The Huffington Post’s  James Lamond had this observation about Mr. Gingrich.  “Gingrich has latched onto this “Islamophobic” rhetoric in the past couple weeks. First, his speech on the building of a Muslim Community Center at Ground Zero, where he warned that “America is experiencing an Islamist cultural-political offensive designed to undermine and destroy our civilization.” In the same speech he argued that we should look to Saudi Arabia as a standard bearer on religious freedoms saying, “There should be no mosque near Ground Zero in New York so long as there are no churches or synagogues in Saudi Arabia.”

Now I understand fully why some politicians are jumping on the bandwagon.  If there are any uncommitted souls out there, it’s just possible that rattling their cages with forecasts of doom and destruction will swing their votes to a champion dedicated to saving their bacon.

What I don’t understand is how we Jews can buy into this.  But maybe we’re just like everyone else.  Until reminded otherwise.

Libbey Bowl Slide Show-July 11-15, 2010

Thought you might like to see a slide show of the bowl activity from July 11 thru July 15.  Patience is a virtue as the show loads into your browser…especially if you pick the hi rez version.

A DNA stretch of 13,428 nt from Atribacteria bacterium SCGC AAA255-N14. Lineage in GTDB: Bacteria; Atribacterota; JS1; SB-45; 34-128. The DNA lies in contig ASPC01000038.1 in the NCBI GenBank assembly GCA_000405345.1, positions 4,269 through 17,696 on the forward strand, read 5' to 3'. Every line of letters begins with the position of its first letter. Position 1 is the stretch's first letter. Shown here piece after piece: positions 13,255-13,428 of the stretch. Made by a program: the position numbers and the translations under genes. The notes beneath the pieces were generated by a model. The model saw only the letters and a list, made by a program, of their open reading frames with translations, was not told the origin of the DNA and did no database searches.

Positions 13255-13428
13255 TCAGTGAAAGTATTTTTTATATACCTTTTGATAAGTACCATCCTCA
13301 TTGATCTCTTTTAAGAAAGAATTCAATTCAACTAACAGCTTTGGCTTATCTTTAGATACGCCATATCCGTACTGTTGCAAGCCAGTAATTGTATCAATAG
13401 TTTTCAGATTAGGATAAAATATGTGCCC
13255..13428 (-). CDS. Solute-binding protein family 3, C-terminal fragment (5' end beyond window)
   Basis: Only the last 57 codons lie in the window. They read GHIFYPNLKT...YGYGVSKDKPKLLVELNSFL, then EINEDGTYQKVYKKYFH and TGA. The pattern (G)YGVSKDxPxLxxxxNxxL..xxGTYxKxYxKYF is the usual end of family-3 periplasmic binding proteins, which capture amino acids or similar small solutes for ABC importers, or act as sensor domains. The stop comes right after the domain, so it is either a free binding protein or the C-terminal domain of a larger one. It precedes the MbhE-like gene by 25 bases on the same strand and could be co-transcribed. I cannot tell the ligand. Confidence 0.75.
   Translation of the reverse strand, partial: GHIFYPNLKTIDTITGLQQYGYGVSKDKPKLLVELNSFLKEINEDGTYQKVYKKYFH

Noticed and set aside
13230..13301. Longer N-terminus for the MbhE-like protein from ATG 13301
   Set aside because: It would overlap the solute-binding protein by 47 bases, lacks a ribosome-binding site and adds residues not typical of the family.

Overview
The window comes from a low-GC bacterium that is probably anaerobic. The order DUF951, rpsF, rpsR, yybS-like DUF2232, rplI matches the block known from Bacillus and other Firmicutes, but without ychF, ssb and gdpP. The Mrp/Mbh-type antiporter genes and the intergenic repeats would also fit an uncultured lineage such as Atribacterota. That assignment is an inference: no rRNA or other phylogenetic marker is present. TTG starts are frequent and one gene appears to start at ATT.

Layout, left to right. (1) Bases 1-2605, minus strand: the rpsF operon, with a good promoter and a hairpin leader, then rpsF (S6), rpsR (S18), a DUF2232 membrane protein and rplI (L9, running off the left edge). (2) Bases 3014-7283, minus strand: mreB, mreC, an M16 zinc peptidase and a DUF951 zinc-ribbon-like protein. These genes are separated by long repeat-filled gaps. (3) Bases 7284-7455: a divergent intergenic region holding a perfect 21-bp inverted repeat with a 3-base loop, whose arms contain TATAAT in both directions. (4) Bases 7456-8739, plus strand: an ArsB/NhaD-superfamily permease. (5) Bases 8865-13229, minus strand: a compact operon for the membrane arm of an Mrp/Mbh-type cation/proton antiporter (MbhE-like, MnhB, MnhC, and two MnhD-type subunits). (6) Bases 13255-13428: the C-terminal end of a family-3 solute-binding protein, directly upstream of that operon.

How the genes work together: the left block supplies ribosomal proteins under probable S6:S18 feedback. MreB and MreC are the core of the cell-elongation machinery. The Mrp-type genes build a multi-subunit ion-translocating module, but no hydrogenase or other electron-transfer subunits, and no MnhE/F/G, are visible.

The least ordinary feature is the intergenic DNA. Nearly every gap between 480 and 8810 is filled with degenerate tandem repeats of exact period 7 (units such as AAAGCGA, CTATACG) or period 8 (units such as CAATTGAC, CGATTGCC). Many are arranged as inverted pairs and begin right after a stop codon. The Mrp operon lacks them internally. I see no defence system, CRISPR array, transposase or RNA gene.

Click here…

Libbey Bowl-A Work in Progress

Thanks to many of you, the construction of the new Libbey Bowl is underway.  But before we forget, here’s the old bowl…

Sweetie and I have volunteered to chronicle the building of the new bowl.  We spent $14 on two hard hats at Ace, so we plan to get our money’s worth.

We’ll be taking photos at various stages of its construction and plan to periodically post them so you can keep up with the project.  For those of you who may need to get close up and personal, we will occasionally put hard copies of some of the photos in Rains Department store windows.  You may have already seen the above photo (the Bowl, not Sweetie) as you strolled by the store.

McGillivray Construction began their work on July 11.  On July 15 we took a 360 degree panorama of the site.  If you click on the photo shown below, you will be taken to the Photosynth website.  You may be prompted to install a Microsoft utility application (Silverlight) in order to view the pano in all its gloriousness.  That done, use your mouse and scroll around as though you were standing in the middle of the construction zone.  We know it looks like the London Blitz.  But we expect that things will improve shortly.

We’ll keep you posted!

My Heroes